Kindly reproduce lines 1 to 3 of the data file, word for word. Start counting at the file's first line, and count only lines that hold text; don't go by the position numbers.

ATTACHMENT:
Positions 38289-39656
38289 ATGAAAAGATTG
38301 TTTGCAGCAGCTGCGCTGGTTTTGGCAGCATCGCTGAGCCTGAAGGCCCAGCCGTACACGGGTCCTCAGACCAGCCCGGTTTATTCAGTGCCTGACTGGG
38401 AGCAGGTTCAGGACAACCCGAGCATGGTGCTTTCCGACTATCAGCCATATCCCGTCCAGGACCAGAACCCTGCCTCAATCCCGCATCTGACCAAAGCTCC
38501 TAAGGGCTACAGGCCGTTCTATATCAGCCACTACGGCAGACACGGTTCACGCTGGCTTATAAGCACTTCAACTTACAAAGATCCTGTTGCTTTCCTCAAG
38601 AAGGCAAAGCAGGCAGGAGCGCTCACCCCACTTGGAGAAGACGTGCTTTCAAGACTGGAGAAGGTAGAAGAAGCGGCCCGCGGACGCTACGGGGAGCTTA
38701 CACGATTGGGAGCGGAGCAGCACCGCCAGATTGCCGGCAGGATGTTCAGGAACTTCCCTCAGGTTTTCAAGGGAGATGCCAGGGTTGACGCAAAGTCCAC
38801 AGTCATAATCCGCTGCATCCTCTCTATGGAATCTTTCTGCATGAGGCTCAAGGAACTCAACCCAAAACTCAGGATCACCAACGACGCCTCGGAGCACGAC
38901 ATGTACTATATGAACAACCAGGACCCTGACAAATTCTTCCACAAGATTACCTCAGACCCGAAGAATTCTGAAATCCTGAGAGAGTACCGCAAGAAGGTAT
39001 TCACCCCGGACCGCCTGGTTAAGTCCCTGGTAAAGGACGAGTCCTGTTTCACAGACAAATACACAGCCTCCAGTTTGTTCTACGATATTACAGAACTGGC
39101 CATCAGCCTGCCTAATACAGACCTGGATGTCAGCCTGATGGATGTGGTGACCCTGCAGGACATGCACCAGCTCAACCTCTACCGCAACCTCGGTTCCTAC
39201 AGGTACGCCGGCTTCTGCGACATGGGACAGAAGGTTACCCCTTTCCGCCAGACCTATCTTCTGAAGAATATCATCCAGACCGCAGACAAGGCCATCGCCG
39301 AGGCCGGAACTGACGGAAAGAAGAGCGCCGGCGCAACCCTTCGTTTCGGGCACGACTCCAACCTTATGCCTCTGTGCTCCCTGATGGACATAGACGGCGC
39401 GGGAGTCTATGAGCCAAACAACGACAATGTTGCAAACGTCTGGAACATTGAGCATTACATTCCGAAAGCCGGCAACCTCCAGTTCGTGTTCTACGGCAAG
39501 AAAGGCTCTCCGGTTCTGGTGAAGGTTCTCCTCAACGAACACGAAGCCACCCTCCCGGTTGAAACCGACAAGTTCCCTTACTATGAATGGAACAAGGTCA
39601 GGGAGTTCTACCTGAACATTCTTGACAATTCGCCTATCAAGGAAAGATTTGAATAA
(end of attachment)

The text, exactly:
Positions 38289-39656
38289 ATGAAAAGATTG
38301 TTTGCAGCAGCTGCGCTGGTTTTGGCAGCATCGCTGAGCCTGAAGGCCCAGCCGTACACGGGTCCTCAGACCAGCCCGGTTTATTCAGTGCCTGACTGGG